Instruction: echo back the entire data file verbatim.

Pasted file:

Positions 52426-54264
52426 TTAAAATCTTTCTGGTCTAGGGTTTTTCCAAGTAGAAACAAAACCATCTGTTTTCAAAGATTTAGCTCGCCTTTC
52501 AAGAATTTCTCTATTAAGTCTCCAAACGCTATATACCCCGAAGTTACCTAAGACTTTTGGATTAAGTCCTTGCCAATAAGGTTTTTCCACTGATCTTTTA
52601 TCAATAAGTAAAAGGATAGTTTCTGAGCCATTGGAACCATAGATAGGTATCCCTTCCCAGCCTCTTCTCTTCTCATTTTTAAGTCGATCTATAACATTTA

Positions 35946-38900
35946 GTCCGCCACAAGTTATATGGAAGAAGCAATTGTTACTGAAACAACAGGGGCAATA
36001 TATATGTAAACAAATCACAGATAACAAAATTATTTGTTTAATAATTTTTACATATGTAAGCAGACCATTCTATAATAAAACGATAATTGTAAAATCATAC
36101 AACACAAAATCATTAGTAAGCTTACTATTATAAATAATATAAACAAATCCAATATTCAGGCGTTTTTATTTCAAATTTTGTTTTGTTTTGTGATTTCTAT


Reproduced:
Positions 52426-54264
52426 TTAAAATCTTTCTGGTCTAGGGTTTTTCCAAGTAGAAACAAAACCATCTGTTTTCAAAGATTTAGCTCGCCTTTC
52501 AAGAATTTCTCTATTAAGTCTCCAAACGCTATATACCCCGAAGTTACCTAAGACTTTTGGATTAAGTCCTTGCCAATAAGGTTTTTCCACTGATCTTTTA
52601 TCAATAAGTAAAAGGATAGTTTCTGAGCCATTGGAACCATAGATAGGTATCCCTTCCCAGCCTCTTCTCTTCTCATTTTTAAGTCGATCTATAACATTTA

Positions 35946-38900
35946 GTCCGCCACAAGTTATATGGAAGAAGCAATTGTTACTGAAACAACAGGGGCAATA
36001 TATATGTAAACAAATCACAGATAACAAAATTATTTGTTTAATAATTTTTACATATGTAAGCAGACCATTCTATAATAAAACGATAATTGTAAAATCATAC
36101 AACACAAAATCATTAGTAAGCTTACTATTATAAATAATATAAACAAATCCAATATTCAGGCGTTTTTATTTCAAATTTTGTTTTGTTTTGTGATTTCTAT